People struggling with addiction need long-term and individualized mental health help if they’re ever going to recover, says former Maple Ridge councillor Mike Morden.
B.C. Housing’s 55-unit modular homes proposed for the 22500-block of Royal Crescent won’t allow people to progress out of addiction or mental illness, he adds.
“This, on the face of it, doesn’t look like it will solve anything,” said Morden, past-president of the Maple Ridge-Pitt Meadows Chamber of Commerce and who is considering running for mayor or council in the fall.
The province of B.C. bought the site on Royal Crescent for temporary modular homes to house people living at the Anita Place Tent City and for others struggling with homelessness.
The site – located at 22534, 22548 and 22556 Royal Crescent – will include 55 modular homes that will be staffed 24 hours, seven days a week.
Morden said modular homes will not help residents staying there because there is no long-term treatment available and that it will have “huge consequences” for the downtown.
No one will be helped because there are no treatment options, he added.
He’s also cautious about the 80-bed supportive housing and shelter complex proposed for Burnett Street, but wants to see the operation model.
Apart from immediate treatment to get out of addiction, people need to have second-stage, long-term supportive care to help address people’s underlying issues, but Morden says that support isn’t there.
Meanwhile, Morden said that Anita Place should just be closed, that Maple Ridge can comply with court requirements that mandate that people must have access to a shelter before a tent city is closed down.
“There are lots of places for them to go.”
Tent city residents can go to the Salvation Army Ridge Meadows Ministries, he said.
Tent city residents could also use the Mat Program that local churches just started, which gives street people a place for the night.
“We have to have these options in the road for people and we don’t [have] long-term treatment of various sorts,” with individual assessments, he added.
“We need long-term health care resources with full supports.”
Ridge Meadows RCMP said last July there has been a small increase in the amount of crime reported in the Port Haney area since the tent city opened, adding that figure increases if the incidents within the tent city itself are included.
Morden, on his Facebook page, also cited a new U.S. research paper, The Moral Hazard of Lifesaving Innovations: Naloxone Access, Opioid Abuse and Crime.
The paper says that while naloxone has great potential as a harm reduction strategy, it may unintentionally increase opioid use – because it saves the lives of opioid users, who then continue to use.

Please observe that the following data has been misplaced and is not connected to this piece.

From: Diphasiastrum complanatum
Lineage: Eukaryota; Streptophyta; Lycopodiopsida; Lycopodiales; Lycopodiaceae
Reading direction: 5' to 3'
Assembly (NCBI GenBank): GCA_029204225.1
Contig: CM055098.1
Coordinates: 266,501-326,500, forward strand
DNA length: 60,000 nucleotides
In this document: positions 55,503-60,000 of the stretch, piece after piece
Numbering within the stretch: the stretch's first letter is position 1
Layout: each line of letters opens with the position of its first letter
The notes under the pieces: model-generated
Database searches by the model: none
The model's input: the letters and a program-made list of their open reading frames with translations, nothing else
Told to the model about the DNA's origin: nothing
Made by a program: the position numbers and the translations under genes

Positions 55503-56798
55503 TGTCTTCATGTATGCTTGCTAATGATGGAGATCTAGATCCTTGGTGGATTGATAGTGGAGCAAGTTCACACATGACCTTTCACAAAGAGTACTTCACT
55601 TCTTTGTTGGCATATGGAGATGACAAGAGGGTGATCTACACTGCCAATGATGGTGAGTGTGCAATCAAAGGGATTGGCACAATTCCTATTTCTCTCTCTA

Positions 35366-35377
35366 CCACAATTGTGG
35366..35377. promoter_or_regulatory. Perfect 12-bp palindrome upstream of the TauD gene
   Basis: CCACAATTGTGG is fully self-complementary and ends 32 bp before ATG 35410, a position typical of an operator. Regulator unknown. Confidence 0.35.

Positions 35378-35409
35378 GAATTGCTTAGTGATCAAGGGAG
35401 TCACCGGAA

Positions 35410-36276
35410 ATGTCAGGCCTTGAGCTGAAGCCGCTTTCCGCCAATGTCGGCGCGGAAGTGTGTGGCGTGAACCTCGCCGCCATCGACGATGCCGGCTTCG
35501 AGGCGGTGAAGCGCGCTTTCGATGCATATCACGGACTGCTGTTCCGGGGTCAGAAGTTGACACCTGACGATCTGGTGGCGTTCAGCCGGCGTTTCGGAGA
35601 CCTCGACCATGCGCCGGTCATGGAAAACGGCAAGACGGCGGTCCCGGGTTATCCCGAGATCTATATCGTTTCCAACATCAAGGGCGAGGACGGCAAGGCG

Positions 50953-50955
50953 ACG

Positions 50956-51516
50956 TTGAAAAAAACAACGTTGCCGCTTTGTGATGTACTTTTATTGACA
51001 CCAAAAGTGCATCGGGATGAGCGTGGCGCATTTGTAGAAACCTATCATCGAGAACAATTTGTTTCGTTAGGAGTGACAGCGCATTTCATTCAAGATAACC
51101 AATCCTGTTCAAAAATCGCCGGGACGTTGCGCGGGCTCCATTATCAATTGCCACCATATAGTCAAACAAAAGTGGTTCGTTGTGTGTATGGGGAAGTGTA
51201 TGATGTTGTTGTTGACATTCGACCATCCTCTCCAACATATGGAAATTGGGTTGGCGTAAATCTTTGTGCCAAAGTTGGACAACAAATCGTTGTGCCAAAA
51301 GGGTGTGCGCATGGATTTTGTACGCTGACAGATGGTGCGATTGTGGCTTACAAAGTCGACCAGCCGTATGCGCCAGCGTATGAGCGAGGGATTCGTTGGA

The paper also says that because naloxone reduces the risk of overdose, it may make opioid use more appealing.
“By increasing the number of opioid abusers who need to fund their drug purchases, naloxone access laws may also increase theft,” the study says.
Morden added that naloxone may have its limits in reducing the death toll because it doesn’t address the root causes of addiction.
“Findings do not necessarily imply that we should stop making naloxone available to individuals suffering from opioid addiction, or those who are at risk of overdose. They do imply that the public health community should acknowledge and prepare for the behavioral effects we find here,” Morden quoted from the study.
He supports the use of naloxone, but says it’s a short-term solution and that users must then be offered long-term help and treatment.
Maple Ridge-Pitt Meadows school board trustee Susan Carr, who’s on the Maple Ridge’s opioid working group and is planning to run for council, said the availability of naloxone conclusion might apply more to long-term drug users, that they may come to rely on it.
“The people that might apply to more are the people in the at-risk groups, where there are a lot of people always around that carry those kits,” she said.
“I mean, in the end, it’s still a human life. If you’ve got a kit, you’re going to try to save somebody.”
Carr doesn’t think that having naloxone available encourages an increase in frequency among casual users.
“It [naloxone] could be a negative of that … but I think the positive of it really outweighs it: saving lives. Whether they become reliant on it or not, I don’t think that’s the question. They’re more reliant on the drugs than they ever will be taking the chance that somebody’s going to Narcan [naloxone] them back,” she added
Carr said she wants to learn more about the plans for the 55 modular housing units planned for Royal Crescent.
“It has to go somewhere. We can’t leave them on the street.”
And if you’re opposed to the modular housing, what’s the alternative, she asked.
Is scattered housing better, she wonders.
“I think if everybody’s altogether, they can be supported better. I don’t know the answers. You’re never going to solve the problem because it’s a societal thing.”
But the drug issue has to be addressed, she added.
A meeting over the proposed 80-unit supportive housing and shelter complex on Burnett Street takes place on this Thursday, March 15 at Thomas Haney secondary from 5 to 7:30 p.m., involving staff from Fraser Health, B.C. Housing and the Salvation Army. B.C. Housing hasn’t said if the meeting will include the modular home project proposed for Royal Crescent. It has said that consultation will take place on the modular home proposal, but gave no dates.
The City of Maple Ridge sent out a press release March 6, saying it wasn’t consulted about the location for modular housing, telling people to contact their MLAs.